The Marubozu is a candlestick pattern identified when conducting technical analysis for Bitcoin, cryptocurrencies, stocks, commodities, or other price charts. It is one of the most straightforward candlesticks patterns to identify, making it perfect for those new to technical analysis.
There are three types of Marubozu candlestick patterns:
In all three instances, a Marubozu may be bullish or bearish — but the pattern remains the same.
What do Marubozu candlesticks look like?
A Marubozu candlestick must always have either its opening or its closing be flat — meaning there is no wick present. It may also have both its opening and closing be flat, with no wicks present on the entire candlestick.
A Marubozu full
A Marubozu full candlestick has both the open and close flat, with no wicks present on the entire candlestick. This indicates that a cryptocurrency, like Bitcoin, or an asset started a time period by moving in a certain direction and continued to move in that direction until the very end of the time period. For example, a stock may have opened a trading session by moving up in price and then closed the session without even the slightest retrace.
A Marubozu open
A Marubozu open candlestick indicates that the time period’s open was flat — illustrating that an asset’s price only moved in one direction since the start of the period. However, it did not close the time period before some amount of a retracement in the opposite direction.
A Marubozu close
A Marubozu close candlestick is the same as a Marubozu open, only in reverse. The price may have moved in one direction after opening a session, but proceeded to rally in the opposite direction before closing the session without any retracement.
Why are Marubozu candlesticks important?
Marubozu candlesticks are very useful to identify, as they often inform a technical analyst that the market is trending powerfully in a single direction.
Bearish Marubozu candlesticks indicate that sellers are overpowering buyers and pushing the market down. Conversely, bullish Marubozu candlesticks indicate that buyers are in control and are pushing an asset’s price up. In this way, one can see which side of the market is currently dominating the other.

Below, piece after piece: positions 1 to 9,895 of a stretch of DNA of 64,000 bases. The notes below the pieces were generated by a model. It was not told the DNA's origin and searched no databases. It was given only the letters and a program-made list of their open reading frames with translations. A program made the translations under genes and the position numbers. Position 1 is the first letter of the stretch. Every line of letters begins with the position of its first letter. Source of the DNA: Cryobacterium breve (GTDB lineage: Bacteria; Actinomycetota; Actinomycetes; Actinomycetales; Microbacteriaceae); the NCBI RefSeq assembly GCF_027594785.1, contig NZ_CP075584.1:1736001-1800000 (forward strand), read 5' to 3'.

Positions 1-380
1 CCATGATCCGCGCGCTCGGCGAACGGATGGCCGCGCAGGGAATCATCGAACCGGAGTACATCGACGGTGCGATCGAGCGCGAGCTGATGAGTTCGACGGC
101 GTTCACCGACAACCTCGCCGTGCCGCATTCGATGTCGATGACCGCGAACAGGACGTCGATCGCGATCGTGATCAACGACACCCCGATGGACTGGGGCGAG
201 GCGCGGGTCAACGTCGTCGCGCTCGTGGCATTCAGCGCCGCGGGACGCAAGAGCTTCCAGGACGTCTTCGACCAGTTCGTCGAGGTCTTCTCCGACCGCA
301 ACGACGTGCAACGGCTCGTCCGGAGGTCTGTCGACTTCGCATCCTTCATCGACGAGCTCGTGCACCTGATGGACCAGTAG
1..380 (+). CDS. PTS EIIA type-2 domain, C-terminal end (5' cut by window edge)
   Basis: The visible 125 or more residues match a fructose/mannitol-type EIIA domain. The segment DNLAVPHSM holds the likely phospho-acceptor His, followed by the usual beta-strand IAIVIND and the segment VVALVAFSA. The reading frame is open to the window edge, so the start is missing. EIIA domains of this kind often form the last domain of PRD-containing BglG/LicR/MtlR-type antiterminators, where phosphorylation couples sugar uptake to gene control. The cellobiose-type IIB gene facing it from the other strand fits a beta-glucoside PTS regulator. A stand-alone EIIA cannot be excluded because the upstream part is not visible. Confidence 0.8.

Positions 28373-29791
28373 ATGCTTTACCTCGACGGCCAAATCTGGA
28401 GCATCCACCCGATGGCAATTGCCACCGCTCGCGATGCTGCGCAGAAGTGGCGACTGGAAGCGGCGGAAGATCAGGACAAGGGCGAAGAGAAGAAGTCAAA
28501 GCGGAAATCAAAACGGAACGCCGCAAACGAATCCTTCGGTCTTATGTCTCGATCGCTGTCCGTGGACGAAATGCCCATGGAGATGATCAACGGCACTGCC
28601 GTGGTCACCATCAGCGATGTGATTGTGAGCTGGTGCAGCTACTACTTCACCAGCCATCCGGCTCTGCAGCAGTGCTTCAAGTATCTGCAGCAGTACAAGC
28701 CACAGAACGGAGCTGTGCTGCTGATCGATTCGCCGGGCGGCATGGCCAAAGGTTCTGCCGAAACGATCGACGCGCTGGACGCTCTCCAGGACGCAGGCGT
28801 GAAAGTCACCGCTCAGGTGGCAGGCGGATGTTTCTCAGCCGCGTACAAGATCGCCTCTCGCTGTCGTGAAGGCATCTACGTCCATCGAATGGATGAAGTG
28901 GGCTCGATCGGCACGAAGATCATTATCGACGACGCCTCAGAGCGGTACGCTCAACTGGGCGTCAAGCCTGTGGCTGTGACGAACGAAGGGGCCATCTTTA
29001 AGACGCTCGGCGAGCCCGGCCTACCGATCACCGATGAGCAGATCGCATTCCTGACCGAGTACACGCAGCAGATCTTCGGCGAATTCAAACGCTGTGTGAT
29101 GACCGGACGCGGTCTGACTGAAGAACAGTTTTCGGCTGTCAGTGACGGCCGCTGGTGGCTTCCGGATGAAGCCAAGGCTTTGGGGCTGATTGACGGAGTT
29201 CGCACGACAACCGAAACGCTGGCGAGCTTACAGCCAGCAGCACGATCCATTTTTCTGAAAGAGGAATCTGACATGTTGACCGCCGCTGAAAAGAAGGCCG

Marubozu candlesticks are remarkably reliable. In all of the examples illustrated above, you can see that the market clearly continued to move in the direction each Marubozu candle indicated. However, nothing in technical analysis is ever 100% assured, and Marubozu candlesticks always have the chance of failing to indicate the continuation of a trend.
How do you trade Marubozu candlesticks?
Because Marubozu candlesticks are remarkably reliable, they often present solid trading opportunities.
Again, as previously illustrated, Marubozu candles frequently indicate that a trend will continue. Because of this, traders may enter long or short trades, depending on the candlestick’s direction. In the case of a bullish Marubozu candle, a trader may want to enter a long trade. Conversely, in the case of a bearish Marubozu candle, a trader may want to enter a short trade.
Depending on the time frame in question, Marubozu candles may present day-trading or swing-trading opportunities. For example, a bullish Marubozu on the hourly time frame may be worthy of a long scalp. Likewise, a bearish Marubozu on the daily time frame may provoke short interest from swing traders.
The Marubozu candlestick formation is a remarkably reliable indication of which direction Bitcoin, cryptocurrencies, stocks or assets may trend, as they indicate that one side of the market is currently dominating the other. In other words, Marubozus show that the market is one-sided.
Marubozu formations with no wicks are called Marubozu full candlesticks, whereas wicks on either side of a formation decide whether a Marubozu is of the open or close variety.
As is always the case when conducting technical analysis, the Marubozu is best used in combination with other technical indicators and patterns in a well-defined and careful trading strategy.
Marubozus work particularly well when used with collaboration with the identification of historical support and resistance levels — as those tend to further bolster the belief that the market is currently one-sided.
Finally, the Marubozu formation is easy to identify — making it beginner-friendly — but may not prove to be as precise as other patterns that rely on multiple candlesticks.